The presence of striking structural similarity despite a high sequence variability suggests that the structural properties of the defensin fold are mainly stabilized by the three disulfide bonds. This is consistent with the observation that β-defensins lack a hydrophobic core necessary for stabilization of the tertiary structure in many other proteins (Julenius et al. 1998).

Calculation of the percentage of solvent accessibility per residue for all four defensins (Fig. 6) reveals that only a few amino acids are solvent-exposed by <20% mainly including the six strictly conserved cysteines forming the disulfide bonds and two other highly conserved residues at sequence position 36 and 51. All other residues show a significant amount of solvent-exposed surface regardless of the physico-chemical properties of the corresponding amino acid sidechains.

Despite these common features and the presence of an overall similar shape of the protein surface, structure analysis failed to detect a common pattern for the distribution of polar and hydrophobic residues on the protein surface. For example, two of the most solvent-exposed hydrophobic residues in hBD-2 (Phe 42 and Leu 55) are replaced by alanine, arginine, asparagine, and glycine in the three other defensins investigated, whereas the two solvent-exposed arginines, Arg 45 and Arg 46, of hBD-2 are predominantly replaced by hydrophobic residues (Fig. 1). One common feature of all four defensins investigated, however, is the presence of five to eight positively charged residues resulting in quite similar (calculated) isoelectric points of 8.9 to 9.5. The portion of exposed hydrophobic groups is also quite similar for all four defensins, ranging from 53%–61%.

These findings suggest that the capability of β-defensins to interact with microbial membranes is determined by the shape of the molecules, the ratio of polar to hydrophobic residues on the peptide surface, or the total positive charge given through basic amino acids rather than by their individual primary structures. Minor difference of these structural features may be responsible for the specific antimicrobial spectrum, which is different for most β-defensins, and other important properties such as salt sensitivity and relative resistance towards protease degradation. Notably, the human β-defensin hBD-3 is highly salt-resistant (Conejo-Garcia et al. 2001a; Harder et al. 2001) and kills the cystic fibrosis-related Burkholderia cepacia at an exceptionally low dose (Conejo-Garcia et al. 2001a), whereas the very recently described hBD-4 efficiently inhibits some strains of Pseudomonas aeruginosa, the major pathogen in cystic fibrosis (Conejo-Garcia et al. 2001b).

The distribution of charged residues was also proposed to play an important role for the ability of hBD-1 and hBD-2 to bind to the chemokine receptor CCR6 (Perez-Canadillas et al. 2001). The three-dimensional structure of macrophage inflammatory protein 3α (MIP-3α), the chemokine that specifically binds CCR6 (Baba et al. 1997; Krzysiek et al. 2000), was recently determined by NMR spectroscopy (Perez-Canadillas et al. 2001) and compared with that of hBD-2. The presence of a highly asymmetric distribution of positive charges in MIP-3α and hBD-2 and the conservation of an aspartate and a leucine residue in the amino-terminal region of both proteins were suggested as factors that might contribute to the affinity and specificity of CCR6 receptor binding (Perez-Canadillas et al. 2001). Interestingly, these two features are also conserved in the structure of hBD-1 determined in our work. In hBD-1 an aspartate and a valine residue are present at those positions occupied by aspartate and leucine in hBD-2 and MIP-3α. In addition, hBD-1 also shows a nonuniform distribution of positive charges resulting in two regions with an increased density of positive charges. The exact role of these structural features for the affinity and specificity of CCR6 binding, however, remains yet to be determined.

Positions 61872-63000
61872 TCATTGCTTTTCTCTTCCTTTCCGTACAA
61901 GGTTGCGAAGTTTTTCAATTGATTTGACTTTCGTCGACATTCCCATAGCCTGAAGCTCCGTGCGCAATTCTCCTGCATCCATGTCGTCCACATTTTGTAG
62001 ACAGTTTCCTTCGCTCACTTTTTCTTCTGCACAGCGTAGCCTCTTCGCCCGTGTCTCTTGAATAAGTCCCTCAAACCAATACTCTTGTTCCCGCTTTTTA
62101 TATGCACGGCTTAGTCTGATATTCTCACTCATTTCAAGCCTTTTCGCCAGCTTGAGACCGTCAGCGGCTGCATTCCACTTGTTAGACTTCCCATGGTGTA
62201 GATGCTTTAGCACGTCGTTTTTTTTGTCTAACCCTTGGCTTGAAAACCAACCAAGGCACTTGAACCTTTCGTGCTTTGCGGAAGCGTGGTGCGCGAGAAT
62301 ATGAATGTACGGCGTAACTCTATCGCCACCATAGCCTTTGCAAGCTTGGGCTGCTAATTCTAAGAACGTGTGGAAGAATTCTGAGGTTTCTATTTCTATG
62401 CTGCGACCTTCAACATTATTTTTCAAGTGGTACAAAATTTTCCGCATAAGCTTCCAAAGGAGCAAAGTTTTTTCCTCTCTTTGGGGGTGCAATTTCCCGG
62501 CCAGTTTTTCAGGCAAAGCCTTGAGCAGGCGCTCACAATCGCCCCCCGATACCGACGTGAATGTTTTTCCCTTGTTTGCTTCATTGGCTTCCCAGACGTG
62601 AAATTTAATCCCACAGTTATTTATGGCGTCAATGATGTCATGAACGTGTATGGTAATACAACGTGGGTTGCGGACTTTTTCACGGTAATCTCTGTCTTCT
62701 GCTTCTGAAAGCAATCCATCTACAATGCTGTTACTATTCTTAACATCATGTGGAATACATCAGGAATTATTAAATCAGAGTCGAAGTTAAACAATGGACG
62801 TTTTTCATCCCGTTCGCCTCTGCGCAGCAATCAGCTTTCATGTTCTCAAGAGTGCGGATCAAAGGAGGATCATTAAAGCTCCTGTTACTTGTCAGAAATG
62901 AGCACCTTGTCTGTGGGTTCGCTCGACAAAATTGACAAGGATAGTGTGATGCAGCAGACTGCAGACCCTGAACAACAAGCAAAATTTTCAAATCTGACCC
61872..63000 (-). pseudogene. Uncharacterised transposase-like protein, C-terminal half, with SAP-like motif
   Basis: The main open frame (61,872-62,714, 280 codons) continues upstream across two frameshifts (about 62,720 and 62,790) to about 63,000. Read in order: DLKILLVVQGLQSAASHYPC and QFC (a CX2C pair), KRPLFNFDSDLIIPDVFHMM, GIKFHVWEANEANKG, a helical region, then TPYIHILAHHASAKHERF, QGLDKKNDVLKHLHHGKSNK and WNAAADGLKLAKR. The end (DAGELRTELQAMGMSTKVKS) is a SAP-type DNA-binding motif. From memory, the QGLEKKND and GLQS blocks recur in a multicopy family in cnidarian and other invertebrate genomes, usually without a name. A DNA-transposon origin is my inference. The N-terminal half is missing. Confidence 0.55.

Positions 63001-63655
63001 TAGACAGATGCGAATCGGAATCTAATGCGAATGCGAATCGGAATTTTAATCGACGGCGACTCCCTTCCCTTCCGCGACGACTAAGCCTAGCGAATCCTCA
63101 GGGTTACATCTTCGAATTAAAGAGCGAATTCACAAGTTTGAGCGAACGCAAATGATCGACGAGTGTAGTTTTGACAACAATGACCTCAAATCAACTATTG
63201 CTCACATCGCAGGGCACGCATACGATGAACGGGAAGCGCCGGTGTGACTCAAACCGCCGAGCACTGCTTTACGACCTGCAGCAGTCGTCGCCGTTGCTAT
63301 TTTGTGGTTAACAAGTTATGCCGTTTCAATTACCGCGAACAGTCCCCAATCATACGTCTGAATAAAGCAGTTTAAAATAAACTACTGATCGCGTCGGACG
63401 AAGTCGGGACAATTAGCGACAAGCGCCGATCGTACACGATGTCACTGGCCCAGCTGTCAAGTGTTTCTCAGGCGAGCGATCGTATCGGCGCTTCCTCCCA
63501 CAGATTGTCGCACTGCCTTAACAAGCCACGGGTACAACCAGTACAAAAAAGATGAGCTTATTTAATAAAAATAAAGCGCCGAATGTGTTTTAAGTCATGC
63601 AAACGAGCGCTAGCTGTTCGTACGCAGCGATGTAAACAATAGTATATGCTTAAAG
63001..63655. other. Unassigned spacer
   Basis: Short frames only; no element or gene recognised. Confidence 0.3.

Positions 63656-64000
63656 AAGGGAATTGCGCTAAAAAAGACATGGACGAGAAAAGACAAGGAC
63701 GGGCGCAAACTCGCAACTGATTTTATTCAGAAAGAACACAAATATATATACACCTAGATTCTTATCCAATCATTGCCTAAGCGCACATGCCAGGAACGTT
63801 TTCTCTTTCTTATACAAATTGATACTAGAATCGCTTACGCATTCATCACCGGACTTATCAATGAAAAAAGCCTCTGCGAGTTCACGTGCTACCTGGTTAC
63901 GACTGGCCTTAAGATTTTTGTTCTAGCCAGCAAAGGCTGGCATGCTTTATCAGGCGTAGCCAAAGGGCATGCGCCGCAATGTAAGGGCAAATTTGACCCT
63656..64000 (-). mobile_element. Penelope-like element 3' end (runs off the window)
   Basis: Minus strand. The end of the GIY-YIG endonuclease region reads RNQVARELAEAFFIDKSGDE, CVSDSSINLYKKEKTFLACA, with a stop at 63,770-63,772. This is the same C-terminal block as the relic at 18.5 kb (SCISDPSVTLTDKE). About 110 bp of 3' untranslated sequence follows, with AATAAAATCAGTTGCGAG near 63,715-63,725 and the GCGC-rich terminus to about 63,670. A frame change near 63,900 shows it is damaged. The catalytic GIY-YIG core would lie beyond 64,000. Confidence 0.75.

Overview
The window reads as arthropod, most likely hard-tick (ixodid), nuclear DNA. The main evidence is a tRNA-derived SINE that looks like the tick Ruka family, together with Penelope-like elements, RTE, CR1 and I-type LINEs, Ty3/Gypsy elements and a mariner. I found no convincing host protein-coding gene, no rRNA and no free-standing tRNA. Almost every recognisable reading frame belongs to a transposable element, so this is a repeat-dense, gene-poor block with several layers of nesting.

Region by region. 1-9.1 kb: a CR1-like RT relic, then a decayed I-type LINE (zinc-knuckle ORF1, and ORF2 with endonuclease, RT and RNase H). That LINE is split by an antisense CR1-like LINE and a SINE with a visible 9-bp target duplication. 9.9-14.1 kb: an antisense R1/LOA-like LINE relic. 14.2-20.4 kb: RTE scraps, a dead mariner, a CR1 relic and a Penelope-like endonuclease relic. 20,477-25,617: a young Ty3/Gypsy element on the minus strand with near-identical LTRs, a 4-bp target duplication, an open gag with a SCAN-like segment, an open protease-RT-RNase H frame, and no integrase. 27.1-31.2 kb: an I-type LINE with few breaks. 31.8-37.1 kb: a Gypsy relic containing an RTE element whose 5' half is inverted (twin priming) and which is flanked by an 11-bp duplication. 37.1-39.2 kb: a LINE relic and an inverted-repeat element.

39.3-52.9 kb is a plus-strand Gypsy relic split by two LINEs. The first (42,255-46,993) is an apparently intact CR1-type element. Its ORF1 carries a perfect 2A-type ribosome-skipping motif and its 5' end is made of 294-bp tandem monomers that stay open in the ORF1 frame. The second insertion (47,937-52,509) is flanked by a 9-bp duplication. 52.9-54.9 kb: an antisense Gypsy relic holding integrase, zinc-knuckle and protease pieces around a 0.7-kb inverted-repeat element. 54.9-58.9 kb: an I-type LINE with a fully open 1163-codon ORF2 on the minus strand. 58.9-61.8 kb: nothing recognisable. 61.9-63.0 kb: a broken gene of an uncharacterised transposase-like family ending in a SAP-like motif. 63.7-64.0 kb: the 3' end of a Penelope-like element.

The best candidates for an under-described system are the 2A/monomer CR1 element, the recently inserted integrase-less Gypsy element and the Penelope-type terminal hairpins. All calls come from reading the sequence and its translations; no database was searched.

Accordingly, future results of particular significance can be expected from the identification and molecular analysis of further novel β-defensins and defensin-like peptides. The considerable sequence variability among β-defensins from a given species but also between different species suggests that the defensin fold is able to accommodate a wide range of amino acid residues at most sequence positions, not restricted to the naturally occurring derivatives. Based on the current knowledge of defensin structure, it is expected that extensive mutational studies will help to establish a structure–function relationship. This would contribute to unravel the mechanism of defensin action regarding the microbial cell wall and possible interactions with other microbial and mammalian proteins and to provide a molecular basis for the development of potential new drug therapies for the treatment of infectious diseases based on defensins.

Materials and methods

Peptide synthesis

mBD-7 and mBD-8 were identified by molecular cloning and subsequent sequence analysis. The corresponding nucleotide sequences have been deposited in GenBank with accession numbers AJ298147 and AJ298148 for mBD-7, and AJ300673 and AJ300674 for mBD-8. Synthetic hBD-1, mBD-7, and mBD-8 were synthesized corresponding to the sequences shown in Figure 1, whereas hBD-2 was produced as two variants containing 37 and 38 residues differing in the amino-terminal length. Detailed conditions of the synthesis will be described elsewhere. Briefly, the peptides were assembled using standard Fmoc (fluorenylmethoxycarbonyl) chemistry on preloaded TentaGel S PHB or TentaGel S Trt resins (Rapp Polymere, Tübingen, Germany) on a 433A peptide synthesizer (Applied Biosystems, Weiterstadt, Germany) at a scale of 0.1 mmole yielding carboxy-terminal acids. The crude material was prepurified by C18 HPLC, and the reduced products were subjected to oxidative folding at basic pH in the presence of cysteine and cystine. Chromatographically homogenous products were obtained from these mixtures after purification by C18 HPLC. The molecular masses of the peptides were determined by ESIMS (hBD-1: Mr calc = 3928.5, Mr exp = 3928.3; hBD-237: Mr calc = 3985.8, Mr exp = 3986.0; hBD-238: Mr calc = 4100.9, Mr exp = 4099.9; mBD-7: Mr calc = 4340.1, Mr exp = 4340.2; mBD-8: Mr calc = 3836.5, Mr exp = 3836.9), and the amino acid sequences were confirmed by automated Edman degradation. The disulfide pattern was partially verified for mBD-7 and mBD-8, as basically described elsewhere (Conejo-Garcia et al. 2001b). Digestion of the peptides by trypsin and analysis of the resulting fragments by electrospray ionization mass spectrometry (ESIMS) and Edman degradation revealed a connection of the second and fourth cysteine, whereas the first and third cysteine are connected to the fragment containing the adjacent fifth and sixth cystein residue. Additionally, synthetic hBD-1 was shown to be identical with native hBD-1 (Bensch et al. 1995) by coelution and comigration upon HPLC and capillary electrophoresis, respectively.